Thursday, December 20, 2012

Korg gets iOS

Its been a few years now with music apps for iOS. Many new companies jumped right in and started creating analog synth emulations, DAWs and tons of other music apps that no one thought would be possible on such limited hardware.

I think CPU wise, the iPad is maybe equivalent to my old Apple G4 table lamp iMac on which I first started making music with Garageband around 2004 or so. So its not going to outpace laptops or computers but it more than makes up for that with the touch interface. There is something more intimate or direct about dragging musical ideas around. An analogy might be when Nintendo brought out the Wii. Very underpowered compared to its competition but it took off due to a more direct interface.

So with all the music apps and software coming out, several established synthesizer companies are starting to take notice. Moog has 2 excellent apps - one basically just an effects processor - Filtatron and the other, Animoog is a wave table synth with great samples from Moogs and other sounds - just today they put out an update with Audiobus support, a 4-track recorder and what got me (sucker that I am!), Grateful Dead samples to use as timbres - Dark Star no less!!!

I think that the company best positioned to deliver on iOS though, might be Korg. Korg is a large company with a rich history of analog and digital synthesizers and some years ago they created incredible emulations or ports of their classic synths as plugins for computer DAWs. With iOS, Korg has ported a few of these to the touch screen with great success (and the help of DeTune - a contracted company).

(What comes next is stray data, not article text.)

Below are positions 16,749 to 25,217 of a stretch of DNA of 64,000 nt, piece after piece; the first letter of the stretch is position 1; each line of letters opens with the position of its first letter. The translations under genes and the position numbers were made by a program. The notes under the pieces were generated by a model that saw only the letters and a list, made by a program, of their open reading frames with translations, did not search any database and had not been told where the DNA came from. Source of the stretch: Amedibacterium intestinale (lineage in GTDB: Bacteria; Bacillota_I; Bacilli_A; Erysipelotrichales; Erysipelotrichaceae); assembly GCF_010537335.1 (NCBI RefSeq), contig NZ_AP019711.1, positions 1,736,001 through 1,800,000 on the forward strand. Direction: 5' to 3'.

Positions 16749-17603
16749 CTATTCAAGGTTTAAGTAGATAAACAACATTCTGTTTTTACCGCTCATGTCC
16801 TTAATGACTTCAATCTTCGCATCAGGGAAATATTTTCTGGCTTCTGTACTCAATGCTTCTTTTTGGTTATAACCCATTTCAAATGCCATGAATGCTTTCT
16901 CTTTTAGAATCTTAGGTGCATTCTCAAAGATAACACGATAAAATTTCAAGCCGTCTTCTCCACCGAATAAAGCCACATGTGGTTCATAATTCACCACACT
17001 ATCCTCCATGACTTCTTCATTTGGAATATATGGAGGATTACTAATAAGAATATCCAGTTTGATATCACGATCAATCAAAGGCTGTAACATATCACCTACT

The first app was the iElectribe which is an almost perfect emulation of their hardware drum machine. Every knob moves - every button works and the app goes well beyond what the actual hardware can do by adding in audiobus support, saving patches etc.

My favorite app is probably the iMS-20 which is an incredible emulation of their MS-20 analog synth. They do a great job of recreating the entire hardware along with virtual patch cables. In fact, when I first got it, I looked at videos by Marc Doty on the actual hardware synth and everything he showed, worked on the iMS-20 exactly as the hardware. They went further though and included a virtual sequencer and the Kaoscillator based on their hardware add-ons. Factor this in with 6 tracks of drum or synth backgrounds and its a sort of retro all-in-one DAW.

They followed this up with the ikossilator which perfectly emulated their hand-held hardware only it did it much better.

Just a few weeks ago they came out with the iPolySix which provides 2 instances of the iPolySix with up to 6 drum synths (or limited polysix parts). This is even better than the iMS-20 in many respects due to the polyphony. All of these offerings also support Audiobus so you can record them into a DAW.

The original Korg legacy collection for Windows and Mac includes many more soft synths and I expect that one by one these will find their way onto iOS since they are not all that CPU demanding yet they are emulations of classic hardware. I anxiously await the M1 (which I have on OSX already).

Its always interesting to see how hardware companies will treat software emulations. They have to tread a fine line of offering something valuable without making their hardware irrelevant in the process. I have seem a few examples where the software versions in most ways surpass the hardware. The ikaossilator and Yamaha's TNR-I are examples.

It will be exciting to see what other companies come up with next. PPG has the Wavetable - Moog, the Animoog. Roland? We're waiting!

No comments:

Post a Comment